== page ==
As we have discussed before on this blog, the U.S. Treasury Department has been working directly with foreign governments to implement the Foreign Account Tax Compliance Act, a U.S. law intended to crack down on tax evasion through offshore accounts. Ideally, Treasury wants cooperation agreements with all foreign governments that will require them or their banking sectors to provide the U.S. with data on all American taxpayers with assets worth $50,000 or more held in foreign accounts -- and to withhold 30 percent of all dividends, interest or other payments due on those accounts for possible seizure by the IRS.
These agreements were initially expected to go into effect last January. Last week, however, Treasury unexpectedly agreed to delay the implementation of those agreements by six months, or until July of next year. One banking lobbyist described the delay as underscoring "what has been obvious," he said, "that this is an enormously complex and burdensome regime to deal with. People just aren't ready."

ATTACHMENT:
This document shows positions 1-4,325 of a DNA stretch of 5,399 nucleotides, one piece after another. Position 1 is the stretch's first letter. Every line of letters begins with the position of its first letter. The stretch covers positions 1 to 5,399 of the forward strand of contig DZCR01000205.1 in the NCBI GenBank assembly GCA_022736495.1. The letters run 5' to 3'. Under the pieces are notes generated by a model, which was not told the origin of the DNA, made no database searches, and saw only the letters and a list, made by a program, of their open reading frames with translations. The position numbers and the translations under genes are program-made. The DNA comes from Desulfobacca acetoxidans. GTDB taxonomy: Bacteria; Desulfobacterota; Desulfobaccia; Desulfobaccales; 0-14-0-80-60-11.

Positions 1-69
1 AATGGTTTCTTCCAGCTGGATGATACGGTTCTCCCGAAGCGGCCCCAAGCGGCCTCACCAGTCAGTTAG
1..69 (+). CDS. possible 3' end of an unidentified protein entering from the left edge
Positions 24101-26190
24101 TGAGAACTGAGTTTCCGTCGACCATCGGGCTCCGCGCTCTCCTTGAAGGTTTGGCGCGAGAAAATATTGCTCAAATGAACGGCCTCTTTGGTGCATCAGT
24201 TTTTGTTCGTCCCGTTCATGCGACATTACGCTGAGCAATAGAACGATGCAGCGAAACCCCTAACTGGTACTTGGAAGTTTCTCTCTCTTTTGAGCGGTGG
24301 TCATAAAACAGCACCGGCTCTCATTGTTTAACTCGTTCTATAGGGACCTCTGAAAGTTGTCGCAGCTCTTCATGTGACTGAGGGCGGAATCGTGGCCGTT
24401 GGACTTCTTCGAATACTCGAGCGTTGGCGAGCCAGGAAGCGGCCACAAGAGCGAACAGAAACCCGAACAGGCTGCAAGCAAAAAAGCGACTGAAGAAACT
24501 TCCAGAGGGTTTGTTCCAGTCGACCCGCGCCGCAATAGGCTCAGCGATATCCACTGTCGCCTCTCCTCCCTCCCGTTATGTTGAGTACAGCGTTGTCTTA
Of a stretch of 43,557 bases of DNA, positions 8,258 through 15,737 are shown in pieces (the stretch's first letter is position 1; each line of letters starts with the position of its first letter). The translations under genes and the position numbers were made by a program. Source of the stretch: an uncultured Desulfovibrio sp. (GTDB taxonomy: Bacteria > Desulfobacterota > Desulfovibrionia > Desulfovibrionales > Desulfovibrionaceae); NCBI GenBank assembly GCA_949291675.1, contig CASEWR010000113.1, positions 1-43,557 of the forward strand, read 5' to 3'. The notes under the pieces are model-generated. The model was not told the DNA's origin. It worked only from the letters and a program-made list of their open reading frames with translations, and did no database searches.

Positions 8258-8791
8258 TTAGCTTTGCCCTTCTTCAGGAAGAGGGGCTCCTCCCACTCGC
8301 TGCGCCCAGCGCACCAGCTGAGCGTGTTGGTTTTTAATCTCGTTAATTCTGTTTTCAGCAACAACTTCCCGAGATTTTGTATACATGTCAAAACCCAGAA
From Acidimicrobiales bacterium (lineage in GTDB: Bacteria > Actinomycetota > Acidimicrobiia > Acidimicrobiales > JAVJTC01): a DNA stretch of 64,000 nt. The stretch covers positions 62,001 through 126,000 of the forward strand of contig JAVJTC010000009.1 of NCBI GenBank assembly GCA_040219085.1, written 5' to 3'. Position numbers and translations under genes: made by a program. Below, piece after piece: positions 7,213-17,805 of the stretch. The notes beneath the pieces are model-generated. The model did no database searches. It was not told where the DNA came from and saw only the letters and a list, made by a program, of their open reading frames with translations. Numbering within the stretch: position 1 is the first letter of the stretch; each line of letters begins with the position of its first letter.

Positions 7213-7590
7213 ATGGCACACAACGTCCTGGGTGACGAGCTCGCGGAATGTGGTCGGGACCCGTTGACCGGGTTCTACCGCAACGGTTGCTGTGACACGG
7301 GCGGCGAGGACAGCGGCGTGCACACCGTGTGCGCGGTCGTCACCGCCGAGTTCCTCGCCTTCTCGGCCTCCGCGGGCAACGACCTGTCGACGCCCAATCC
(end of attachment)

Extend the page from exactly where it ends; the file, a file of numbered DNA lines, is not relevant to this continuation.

Treasury's deputy assistant secretary for international tax affairs, however, indicated perhaps that the U.S. hasn't yet obtained all of the agreements it needs. "We are providing an additional six months to complete intergovernmental agreements with countries and jurisdictions across the globe," he said in a statement.
While it is unclear exactly how many governments have agreed to help the U.S. enforce the FATCA tax evasion scheme, but the countries that have signed the agreements include Great Britain, Ireland, Mexico, Spain, Singapore, and the Cayman Islands. Once such agreements are signed, any foreign financial institution that doesn't comply could be liable for back taxes and, potentially, a 40 percent penalty on any past-due amounts on the covered accounts.
What this underscores for individual taxpayers who may still have undisclosed foreign accounts and assets is that enforcement efforts may be spotty and unpredictable. If you have $10,000 or more in foreign accounts and/or $50,000 in offshore assets, now is the time to get sound legal advice on whether to apply for the IRS's Offshore Voluntary Disclosure Program, file amended tax returns and FBARs to become compliant with U.S. laws.
Source: The New York Times' DealBook, "Foreign Banks Win New Delay in Tax Evasion Rule," Lynnley Browning, July 12, 2013